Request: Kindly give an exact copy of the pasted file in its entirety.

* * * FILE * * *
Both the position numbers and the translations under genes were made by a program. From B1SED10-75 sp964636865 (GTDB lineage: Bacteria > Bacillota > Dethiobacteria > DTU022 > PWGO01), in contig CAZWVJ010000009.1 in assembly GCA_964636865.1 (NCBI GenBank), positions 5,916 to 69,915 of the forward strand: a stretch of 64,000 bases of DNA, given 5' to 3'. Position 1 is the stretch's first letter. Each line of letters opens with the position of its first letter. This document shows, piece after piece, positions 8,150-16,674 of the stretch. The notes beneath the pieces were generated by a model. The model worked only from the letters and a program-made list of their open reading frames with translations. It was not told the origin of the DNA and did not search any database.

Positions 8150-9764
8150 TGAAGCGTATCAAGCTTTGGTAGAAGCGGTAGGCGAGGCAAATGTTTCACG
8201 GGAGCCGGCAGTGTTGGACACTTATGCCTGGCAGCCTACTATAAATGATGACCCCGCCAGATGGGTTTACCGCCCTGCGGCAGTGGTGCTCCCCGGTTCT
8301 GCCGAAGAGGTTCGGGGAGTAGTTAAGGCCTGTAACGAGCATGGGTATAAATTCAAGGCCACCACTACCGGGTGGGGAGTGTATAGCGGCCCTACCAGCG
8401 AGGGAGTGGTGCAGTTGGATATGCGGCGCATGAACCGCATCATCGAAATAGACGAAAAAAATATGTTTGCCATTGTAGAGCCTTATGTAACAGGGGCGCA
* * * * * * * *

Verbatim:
Both the position numbers and the translations under genes were made by a program. From B1SED10-75 sp964636865 (GTDB lineage: Bacteria > Bacillota > Dethiobacteria > DTU022 > PWGO01), in contig CAZWVJ010000009.1 in assembly GCA_964636865.1 (NCBI GenBank), positions 5,916 to 69,915 of the forward strand: a stretch of 64,000 bases of DNA, given 5' to 3'. Position 1 is the stretch's first letter. Each line of letters opens with the position of its first letter. This document shows, piece after piece, positions 8,150-16,674 of the stretch. The notes beneath the pieces were generated by a model. The model worked only from the letters and a program-made list of their open reading frames with translations. It was not told the origin of the DNA and did not search any database.

Positions 8150-9764
8150 TGAAGCGTATCAAGCTTTGGTAGAAGCGGTAGGCGAGGCAAATGTTTCACG
8201 GGAGCCGGCAGTGTTGGACACTTATGCCTGGCAGCCTACTATAAATGATGACCCCGCCAGATGGGTTTACCGCCCTGCGGCAGTGGTGCTCCCCGGTTCT
8301 GCCGAAGAGGTTCGGGGAGTAGTTAAGGCCTGTAACGAGCATGGGTATAAATTCAAGGCCACCACTACCGGGTGGGGAGTGTATAGCGGCCCTACCAGCG
8401 AGGGAGTGGTGCAGTTGGATATGCGGCGCATGAACCGCATCATCGAAATAGACGAAAAAAATATGTTTGCCATTGTAGAGCCTTATGTAACAGGGGCGCA